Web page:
Tuesday, December 29, 2015

Money V Credit: I am not Alone!

Here is another blogger who has noticed there is a difference between credit and money.   Just so!
As with our inability to change the nature of the apple to an orange by simply calling it an orange, calling credit 'money' does not change the true nature of credit to money.  And I think this is the key to understanding Mish's response, and in the push to ban cash.  People have gotten so used to referring to credit as if it were money, they actually believe that credit and money are the same thing, especially so if that credit populates their deposit accounts or comes in the form of loans or even, from the Federal Reserve.  That is simply not the case because unlike money, all credit is someone else's debt, it cannot exist otherwise.  For example, the credit that populates your deposit account, is the bank's debt.
and this explanation!

Feel free to forward this by email to three of your friends.


Anonymous said...

I thought this was an interesting comment to another related blog article to understand the motivations and diabolical machinations of what is going on in the world:

I had a really good post written on this then I lost the lot, somehow, while I was looking for the film below. Oh well, maybe I will write it again later, but just briefly, the Right will say that Alan Dulles was fighting communism.

Now communism was evil, but professor Anthony Sutton wrote a book about how Wall Street bankrolled communism. Was communism a Right Wing conspiracy against progressive movements wanting more democracy? And the Western ruling class always coveted Russia's natural resources, and a revolution was a way the smash the Tsar's power, in the same way the West had used green revolutions in the Middle East to bring down independent non aligned nations.

The Right say they defend capitalism, but they deny it to ordinary people in the rest of the world. A wealthy 3% elite might own 97% of the land in a country, and by the definition of property rights, are allowed to sell all that land to rich Westerners. Micheal Hudson describes how rich westerners borrow money from Western banks, who make it out of nothing, and then buy loads of land in Africa to grow cash crops on for Western corporations, while the local people get thrown off their land.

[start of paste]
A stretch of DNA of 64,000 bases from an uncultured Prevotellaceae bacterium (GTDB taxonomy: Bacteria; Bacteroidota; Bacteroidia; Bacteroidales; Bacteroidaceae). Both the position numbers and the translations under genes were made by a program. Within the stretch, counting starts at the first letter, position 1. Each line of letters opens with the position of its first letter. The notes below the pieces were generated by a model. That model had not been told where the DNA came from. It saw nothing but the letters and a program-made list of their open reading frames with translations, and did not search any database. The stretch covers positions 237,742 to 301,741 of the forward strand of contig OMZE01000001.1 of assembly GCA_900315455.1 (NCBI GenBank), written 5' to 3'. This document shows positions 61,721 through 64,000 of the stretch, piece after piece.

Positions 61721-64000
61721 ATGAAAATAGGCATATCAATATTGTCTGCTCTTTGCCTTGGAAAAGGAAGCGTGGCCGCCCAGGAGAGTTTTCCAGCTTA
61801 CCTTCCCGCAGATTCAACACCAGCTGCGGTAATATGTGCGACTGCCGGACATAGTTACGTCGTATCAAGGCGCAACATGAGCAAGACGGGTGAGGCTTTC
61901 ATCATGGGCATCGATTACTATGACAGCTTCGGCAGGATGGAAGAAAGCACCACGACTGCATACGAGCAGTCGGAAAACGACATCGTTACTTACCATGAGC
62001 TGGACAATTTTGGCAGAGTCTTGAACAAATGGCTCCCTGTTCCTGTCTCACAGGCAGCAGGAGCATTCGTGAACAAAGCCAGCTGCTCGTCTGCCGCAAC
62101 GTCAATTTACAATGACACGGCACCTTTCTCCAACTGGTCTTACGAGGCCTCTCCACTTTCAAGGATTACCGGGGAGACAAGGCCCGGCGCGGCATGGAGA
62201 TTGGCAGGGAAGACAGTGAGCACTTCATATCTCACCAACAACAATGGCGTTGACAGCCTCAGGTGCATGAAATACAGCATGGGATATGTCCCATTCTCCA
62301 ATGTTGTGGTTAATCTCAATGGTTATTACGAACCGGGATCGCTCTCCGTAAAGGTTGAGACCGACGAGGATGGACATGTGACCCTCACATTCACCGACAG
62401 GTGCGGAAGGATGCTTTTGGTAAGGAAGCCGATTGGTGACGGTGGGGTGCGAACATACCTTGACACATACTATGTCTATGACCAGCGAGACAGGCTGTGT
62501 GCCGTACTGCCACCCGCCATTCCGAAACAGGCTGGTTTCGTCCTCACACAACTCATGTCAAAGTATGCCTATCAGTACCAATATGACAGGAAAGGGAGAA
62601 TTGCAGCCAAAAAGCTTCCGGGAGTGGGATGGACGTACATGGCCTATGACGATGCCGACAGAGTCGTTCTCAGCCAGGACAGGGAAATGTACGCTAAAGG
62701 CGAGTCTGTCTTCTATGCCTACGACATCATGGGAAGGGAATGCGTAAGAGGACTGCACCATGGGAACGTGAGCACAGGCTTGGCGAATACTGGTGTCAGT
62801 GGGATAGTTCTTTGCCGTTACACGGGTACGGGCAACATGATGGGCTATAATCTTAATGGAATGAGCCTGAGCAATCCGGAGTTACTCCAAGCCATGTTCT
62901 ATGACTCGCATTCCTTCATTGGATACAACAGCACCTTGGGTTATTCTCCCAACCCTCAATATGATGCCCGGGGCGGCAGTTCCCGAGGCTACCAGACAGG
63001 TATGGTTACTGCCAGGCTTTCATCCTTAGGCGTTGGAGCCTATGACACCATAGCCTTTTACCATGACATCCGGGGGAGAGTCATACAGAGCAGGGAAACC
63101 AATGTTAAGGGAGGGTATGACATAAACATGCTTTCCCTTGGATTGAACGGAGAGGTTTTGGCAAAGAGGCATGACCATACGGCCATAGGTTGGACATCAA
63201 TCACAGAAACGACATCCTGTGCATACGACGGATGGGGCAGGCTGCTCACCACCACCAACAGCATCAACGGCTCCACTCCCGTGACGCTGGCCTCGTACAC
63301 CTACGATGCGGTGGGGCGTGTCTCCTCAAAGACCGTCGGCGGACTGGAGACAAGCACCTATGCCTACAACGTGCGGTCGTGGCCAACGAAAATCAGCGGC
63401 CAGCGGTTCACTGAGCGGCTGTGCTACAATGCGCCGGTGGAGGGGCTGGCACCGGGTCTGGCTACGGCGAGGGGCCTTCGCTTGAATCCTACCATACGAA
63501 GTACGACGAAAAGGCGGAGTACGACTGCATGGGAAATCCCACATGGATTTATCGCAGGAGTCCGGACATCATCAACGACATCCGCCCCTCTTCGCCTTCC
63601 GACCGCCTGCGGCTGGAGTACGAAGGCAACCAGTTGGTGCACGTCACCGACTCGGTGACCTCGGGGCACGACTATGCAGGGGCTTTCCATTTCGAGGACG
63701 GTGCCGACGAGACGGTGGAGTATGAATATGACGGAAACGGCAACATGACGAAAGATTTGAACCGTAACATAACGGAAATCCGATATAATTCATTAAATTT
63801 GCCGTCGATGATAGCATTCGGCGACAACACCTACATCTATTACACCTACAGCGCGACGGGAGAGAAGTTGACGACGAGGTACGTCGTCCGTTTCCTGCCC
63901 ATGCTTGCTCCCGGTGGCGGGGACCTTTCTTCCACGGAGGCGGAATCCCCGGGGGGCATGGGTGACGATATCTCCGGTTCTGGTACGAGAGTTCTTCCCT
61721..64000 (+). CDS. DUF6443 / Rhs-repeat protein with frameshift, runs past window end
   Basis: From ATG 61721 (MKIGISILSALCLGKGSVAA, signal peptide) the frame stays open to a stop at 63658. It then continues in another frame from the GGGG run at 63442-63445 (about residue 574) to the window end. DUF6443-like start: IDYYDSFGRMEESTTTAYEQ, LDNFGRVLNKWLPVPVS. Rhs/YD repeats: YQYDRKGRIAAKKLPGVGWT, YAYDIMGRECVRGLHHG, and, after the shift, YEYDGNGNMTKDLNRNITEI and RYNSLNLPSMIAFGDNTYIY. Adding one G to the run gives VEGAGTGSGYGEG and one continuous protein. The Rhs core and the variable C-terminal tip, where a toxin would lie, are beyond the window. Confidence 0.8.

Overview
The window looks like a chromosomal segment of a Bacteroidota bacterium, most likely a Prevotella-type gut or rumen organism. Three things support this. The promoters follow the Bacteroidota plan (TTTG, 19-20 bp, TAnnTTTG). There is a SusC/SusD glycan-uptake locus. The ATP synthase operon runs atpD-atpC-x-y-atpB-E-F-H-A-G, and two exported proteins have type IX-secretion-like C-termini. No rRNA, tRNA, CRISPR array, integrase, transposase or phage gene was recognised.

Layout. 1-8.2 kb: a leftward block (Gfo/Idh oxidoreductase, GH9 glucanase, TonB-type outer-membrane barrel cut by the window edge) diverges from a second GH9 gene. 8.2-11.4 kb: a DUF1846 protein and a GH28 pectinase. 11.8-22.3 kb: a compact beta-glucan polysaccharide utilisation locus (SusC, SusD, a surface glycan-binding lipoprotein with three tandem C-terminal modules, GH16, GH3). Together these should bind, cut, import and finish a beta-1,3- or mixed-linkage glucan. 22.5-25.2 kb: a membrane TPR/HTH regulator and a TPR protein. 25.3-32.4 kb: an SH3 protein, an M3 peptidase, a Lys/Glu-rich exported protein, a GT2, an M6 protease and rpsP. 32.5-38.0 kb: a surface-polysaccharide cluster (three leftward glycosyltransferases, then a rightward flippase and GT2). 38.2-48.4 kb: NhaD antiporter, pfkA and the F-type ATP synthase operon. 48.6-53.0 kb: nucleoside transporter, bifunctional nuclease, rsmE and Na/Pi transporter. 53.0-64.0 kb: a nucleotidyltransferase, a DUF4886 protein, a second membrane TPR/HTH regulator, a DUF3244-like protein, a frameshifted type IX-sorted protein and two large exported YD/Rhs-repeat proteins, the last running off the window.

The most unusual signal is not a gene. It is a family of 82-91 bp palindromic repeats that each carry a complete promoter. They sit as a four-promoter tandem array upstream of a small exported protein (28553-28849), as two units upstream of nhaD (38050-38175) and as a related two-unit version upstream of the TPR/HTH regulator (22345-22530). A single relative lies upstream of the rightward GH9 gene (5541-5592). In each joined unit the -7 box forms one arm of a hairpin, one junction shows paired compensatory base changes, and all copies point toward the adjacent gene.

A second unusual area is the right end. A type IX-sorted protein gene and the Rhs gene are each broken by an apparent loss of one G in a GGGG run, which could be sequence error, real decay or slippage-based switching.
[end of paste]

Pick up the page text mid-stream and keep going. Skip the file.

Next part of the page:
Now the Western rich own most of the natural resources in the world, or own it via the proxy elite they control, or have corrupted. I wonder how much ordinary Texans would feel if they were dead poor while the Chinese owned everything, while working all the hours god sends never makes them rich?

The US never fought against communism, it fought against Democracy as the film below describes. It might but be right about everything, but most of it is.

JFK to 9/11, Everything is a rich man's trick.




We live in a wicked world indeed.

John Wiley Spiers said...

No. Mike Norman's MMT is still hegemon control of the monetary system, which changes nothing, and I am no fan of democracy, in which politics goes to the biggest liar. This is an anarchist website.


Anonymous said...

Here is a book recommendation:

"Killing the Host: How Financial Parasites and Debt Bondage Destroy the Global Economy" by Michael Hudson:

How financial parasites and debt destroy the global economy. Professor Hudson continues the discussion on the financialization of capital and its global effects. KILLING THE HOST exposes how finance, insurance, and real estate (the FIRE sector) have gained control of the global economy at the expense of industrial capitalism and governments. The FIRE sector is responsible for today’s economic polarization (the 1% vs. the 99%) via favored tax status that inflates real estate prices while deflating the “real” economy of labor and production. The Great 2008 Bailout saved the banks but not the economy, and plunged the U.S., Irish, Latvian and Greek economies into debt deflation and austerity. This book describes how the phenomenon of debt deflation imposes austerity on the U.S. and European economies, siphoning wealth and income upward to the financial sector while impoverishing the middle class.